This would show that the time of 88 Metropolitan Magistrates had to be expended for petty cases. Despite such an arrangement, having regard to the huge number of traffic cases, a large number of them remained pending. The court noted with disapproval the lack of initiative on the part of the administration in getting Special Metropolitan Magistrates appointed for clearing these petty cases and for placing the highly paid Metropolitan Magistrates for the disposal of petty matters.

We are not doing anything

The State of U.P. had not taken any such initiative for the appointment of special magistrates. And The State of West Bengal did not come out with any response.

We want to reform judiciary but judiciary is not interested

The State of Karnataka disclosed that it had already taken the initiative by writing to the High Court, but the High Court had not taken action in the appointment of the Special Judicial Magistrates.

Yes, We are already concerned to the reform of our criminal justice system

The state of Himachal Pradesh had already invoked the afore-mentioned provisions and the High Court had, after framing rules regarding such appointments, conferred powers on three officers.

So far as the State of Bihar is concerned, the Government had taken steps and the High Court had decided to confer such powers on suitable persons.

In the State of Punjab, the matter was pending with the High Court and the appointments were yet to be made. The High Court of Punjab & Haryana has framed the necessary rules.

The State of Assam has appointed 97 IAS Officers as Special Judicial Magistrates.

Orissa had requested the High Court for appointment of Special Judicial Magistrates.

The Government of Andhra Pradesh had already invoked the relevant provisions and the High Court of Andhra Pradesh had framed the necessary rules.

The State of Nagaland informed the Court that in view of the special situation in the State, where several other high ranking executive officers besides the Judicial Magistrates, were performing the duties of Judicial Magistrates, there was no need to invoke the provisions of Section 13 & 18 of the Code.

The State of Mizoram informed the Court that the total member of traffic cases in the State was only 55 and that a good number of Enforcement Officers under the Transport Department and quasi-Judicial Officers had been empowered to adjudicate and compound traffic offences, thereby leaving hardly any traffic offences to be tried by ordinary criminal courts. All the same, the Government of Mizoram had initiated the process under Section 13 and 18 of the Code.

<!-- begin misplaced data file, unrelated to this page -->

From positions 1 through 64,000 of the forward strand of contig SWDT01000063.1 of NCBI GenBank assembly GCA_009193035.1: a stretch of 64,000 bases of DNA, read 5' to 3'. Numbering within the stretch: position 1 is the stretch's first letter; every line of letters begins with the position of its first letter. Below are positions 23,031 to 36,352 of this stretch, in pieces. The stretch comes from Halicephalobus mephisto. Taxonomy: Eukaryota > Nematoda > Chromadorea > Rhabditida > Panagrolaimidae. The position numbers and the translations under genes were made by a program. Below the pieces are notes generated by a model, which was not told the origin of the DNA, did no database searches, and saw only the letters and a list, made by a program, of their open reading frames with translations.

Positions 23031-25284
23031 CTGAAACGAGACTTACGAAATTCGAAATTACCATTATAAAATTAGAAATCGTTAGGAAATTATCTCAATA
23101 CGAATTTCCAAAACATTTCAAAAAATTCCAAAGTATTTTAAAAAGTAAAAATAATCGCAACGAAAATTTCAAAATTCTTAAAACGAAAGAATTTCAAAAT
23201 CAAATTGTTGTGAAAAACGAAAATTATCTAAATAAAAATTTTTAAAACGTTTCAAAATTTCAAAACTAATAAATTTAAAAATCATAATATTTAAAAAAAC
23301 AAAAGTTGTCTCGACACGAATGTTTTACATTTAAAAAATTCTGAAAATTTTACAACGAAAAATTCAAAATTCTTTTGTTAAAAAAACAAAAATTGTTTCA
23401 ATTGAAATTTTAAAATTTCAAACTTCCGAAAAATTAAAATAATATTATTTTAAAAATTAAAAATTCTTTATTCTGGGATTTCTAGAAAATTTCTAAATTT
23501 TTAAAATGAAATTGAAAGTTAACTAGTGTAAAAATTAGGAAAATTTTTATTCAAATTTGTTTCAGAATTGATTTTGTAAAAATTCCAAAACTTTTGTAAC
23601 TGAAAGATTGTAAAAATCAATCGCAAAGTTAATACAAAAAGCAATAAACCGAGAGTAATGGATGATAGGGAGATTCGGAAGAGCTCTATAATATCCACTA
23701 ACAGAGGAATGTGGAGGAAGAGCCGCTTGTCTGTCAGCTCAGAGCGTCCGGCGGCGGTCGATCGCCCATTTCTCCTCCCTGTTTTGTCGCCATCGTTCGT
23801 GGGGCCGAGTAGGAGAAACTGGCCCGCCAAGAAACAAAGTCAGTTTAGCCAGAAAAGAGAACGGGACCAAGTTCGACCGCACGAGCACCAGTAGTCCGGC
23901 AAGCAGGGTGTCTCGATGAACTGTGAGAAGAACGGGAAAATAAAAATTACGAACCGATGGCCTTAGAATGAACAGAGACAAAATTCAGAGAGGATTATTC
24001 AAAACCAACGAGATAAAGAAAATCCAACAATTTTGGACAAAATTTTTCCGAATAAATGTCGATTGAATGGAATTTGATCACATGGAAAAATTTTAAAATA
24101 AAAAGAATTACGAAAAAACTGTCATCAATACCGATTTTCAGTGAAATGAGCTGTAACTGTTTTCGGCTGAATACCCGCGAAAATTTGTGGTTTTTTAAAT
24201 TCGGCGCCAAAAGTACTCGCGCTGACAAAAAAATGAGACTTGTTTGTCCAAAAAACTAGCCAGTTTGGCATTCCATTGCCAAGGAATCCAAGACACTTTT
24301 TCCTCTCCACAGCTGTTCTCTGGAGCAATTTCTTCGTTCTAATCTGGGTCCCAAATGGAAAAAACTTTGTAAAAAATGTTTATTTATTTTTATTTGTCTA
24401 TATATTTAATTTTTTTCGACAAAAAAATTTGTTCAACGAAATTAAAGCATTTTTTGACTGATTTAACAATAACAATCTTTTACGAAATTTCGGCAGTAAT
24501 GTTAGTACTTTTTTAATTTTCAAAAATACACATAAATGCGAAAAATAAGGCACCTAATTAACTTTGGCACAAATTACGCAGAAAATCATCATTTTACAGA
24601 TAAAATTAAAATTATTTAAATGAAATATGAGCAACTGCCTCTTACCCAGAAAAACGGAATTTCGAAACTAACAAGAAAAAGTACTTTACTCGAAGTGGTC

The State of Gujarat had also initiated action and the High Court had framed rules.

Our citizens do not breach traffic rules oftenly so we don’t need special magistrates

So far the State of Kerala was concerned, the High Court of Kerala informed the State Government that in the prevailing circumstances there was no need for appointment of Special Judicial Magistrates and/or Special Metropolitan Magistrates in the State.

In the Union Territories of Daman & Diu, Dadra and Nagar Haveli, as well as in Lakshad-weep, since the amount of litigation was meagre, the Union of India submitted in an affidavit that there was no need to invoke the aforementioned provisions. The State of Sikkim took the same stand.

We withdrew the petty cases to reduce the burden of courts

The Registrar, High Court of Calcutta, reported that the High Court had taken several steps for withdrawal of petty cases, appointment of Special Magistrate etc. and that the efforts had slowed down because the Government, upon the withdrawal of all petty cases more than five years old, had opined that the existing Courts could cope with the reduced volume of work, and that steps were now being taken to frame rules.

The position that now emerges is that practically every State has paid attention to the provisions of Sections 13 and 18 of the Code and necessary steps have been taken by them for giving effect to these provisions by appointing suitable number of Special Judicial Magistrates/Special Metropolitan Magistrates. They have also initiated the process of framing the rules required to give effect to these provisions of the Code.